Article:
Whether it’s a virus or The Bomb, our collective inanity seems destined to hang in with us until the end. No movie more joyously reminds us of that misfortune than the immense “Dr. Strangelove.” - (Was this review of use? If so, let me know by clicking "Helpful." Cheers!) WATCHED IT? THEN WATCHLIST: [[ASIN:B0014C3KN2 "Blazing Saddles,"]] [[ASIN:B07JVSYPZ7 "Stadium Anthems."]]
5 people found this helpful
w. c. mansonReviewed in the United States on February 6, 2021
5.0 out of 5 stars
should prompt today's viewers to study the Cold War nuclear arms race
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Trillions were spent on tens-of-thousands of nuclear weapons, fueled by a constant "threat-inflation" which hugely benefited the coffers of Lockheed et al. The idea of "acceptable mortality" of millions of citizens, in order to "win" such a war, was indeed voiced by respected scientists of the time such as Herman Kahn. "Gen. Turgidson's" views on first-strike policy are actually moderate--in contrast to the real Air Force Chief of Staff in the Sixties, Gen. Curtis Le May, who relentlessly advocated first-strike nuclear annihilation of the USSR (as well as bombing Vietnam "back to the Stone Age"). Nuclear scientist Edward Teller held similar views, and served as a major adviser right into the Reagan years. (An excellent biography of Teller is entitled "The Real Dr. Strangelove," but Nazi V-1 rocket developer Wernher von Braun, the key figure in U.S. ballistic missiles and NASA, also influenced the composite characterization of "Strangelove.")
Richard Rhodes' book "Arsenals of Folly" provides an outstanding historical overview of the period, and William Hartung's "Prophets of War" details the dominant position of Lockheed in the military-industrial complex, right up to the present.
2 people found this helpful
James L. BallReviewed in the United States on June 17, 2018
4.0 out of 5 stars
Great movie, mediocre transfer.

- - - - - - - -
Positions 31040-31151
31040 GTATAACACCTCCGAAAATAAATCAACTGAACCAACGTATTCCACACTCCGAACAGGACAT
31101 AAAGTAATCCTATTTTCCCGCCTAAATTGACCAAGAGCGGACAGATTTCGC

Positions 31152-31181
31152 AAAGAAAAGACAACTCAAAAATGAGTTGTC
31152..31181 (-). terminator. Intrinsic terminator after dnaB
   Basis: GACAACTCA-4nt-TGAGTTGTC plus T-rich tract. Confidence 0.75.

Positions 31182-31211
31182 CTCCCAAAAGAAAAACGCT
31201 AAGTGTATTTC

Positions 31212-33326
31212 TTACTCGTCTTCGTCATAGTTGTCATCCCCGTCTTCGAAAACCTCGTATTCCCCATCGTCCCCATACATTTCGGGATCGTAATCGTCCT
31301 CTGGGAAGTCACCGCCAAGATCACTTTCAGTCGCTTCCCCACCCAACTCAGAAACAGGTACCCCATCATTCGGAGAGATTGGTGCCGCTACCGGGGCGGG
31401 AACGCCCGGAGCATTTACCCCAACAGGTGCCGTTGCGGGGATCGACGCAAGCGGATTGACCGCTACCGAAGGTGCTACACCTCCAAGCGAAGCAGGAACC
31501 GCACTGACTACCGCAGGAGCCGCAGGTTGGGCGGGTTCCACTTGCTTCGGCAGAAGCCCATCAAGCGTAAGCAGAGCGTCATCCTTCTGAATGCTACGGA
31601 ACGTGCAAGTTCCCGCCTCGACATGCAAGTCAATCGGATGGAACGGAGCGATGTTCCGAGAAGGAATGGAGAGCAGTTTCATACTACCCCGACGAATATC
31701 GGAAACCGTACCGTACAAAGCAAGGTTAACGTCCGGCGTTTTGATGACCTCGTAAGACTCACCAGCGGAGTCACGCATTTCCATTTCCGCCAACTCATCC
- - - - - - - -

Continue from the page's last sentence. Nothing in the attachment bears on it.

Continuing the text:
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This is a 5 star movie trapped in a 3 star DVD transfer. While some recent reviews call it dated I feel it is as relevant and pithy as the year it was released, 1964, Like a fine wine it seems to be aging gracefully and the black satire is still funny and scary at the same time. Every actor, from Peter Sellers turn at 3 pivotal rolls, George C. Scott as Gen. Turgedson, Sterling Hayden's delusional Gen. Jack D. Ripper, Slim Pickens previewing the comic chops he will display later in "Blazing Saddles", his final scene is an absolute hoot. All involved are at their peak with a fantastic script by Director Stanley Kubrick, Terry Southern, and the original source material author, Peter George's "Red Alert". Every aspect of the movie is assembled with great care. From the fantastic war room and B-52 sets through the film score which wafts in and out to great effect. From the opening credits of multiple bombers in the air flying to the soft strings of a Nelson Riddle style mellow score, through repetitive use of a Civil War marching song, to the final scene of exploding nuclear bombs to "We'll Meet Again", seamless. A truly haunting ending rivaled only by Stanley Kramer's finale in "On the Beach", 1959, of a banner swaying silently in the wind with the words "There's Still Time" emblazoned on it. A must see for film buffs, Kubrick and Sellers fans, and end of the world conspiracists, Now the downside. While the sound track is delivered flawlessly, there was no attempt to clean up the film it was transferred from. Lots of dust and occasional scratches, and a bit contrasty in the B & W transfer. There may be cleaned up copies available but this is not one of them. But the price was right and totally serviceable. Sure, in the age of CGI the effects are primitive, but it is the story and the presentation which propels this into a true classic. I recommend you make this a double feature night with the more serious look at the same scenario, also based on the same book, Sidney Lumet's "Fail-Safe", also 1964. Compare scene for scene differences like Henry Fonda as the President talking to the Soviet Premier on the phone, to Peter Seller's Pres. Merkin Muffley, and the flyboys in both bombers heading towards their inevitable mission. Both movies have the same purpose to frighten us about the possibility of accidental total devastation, but reach it from radically different perspectives. Both deserve repeat viewings.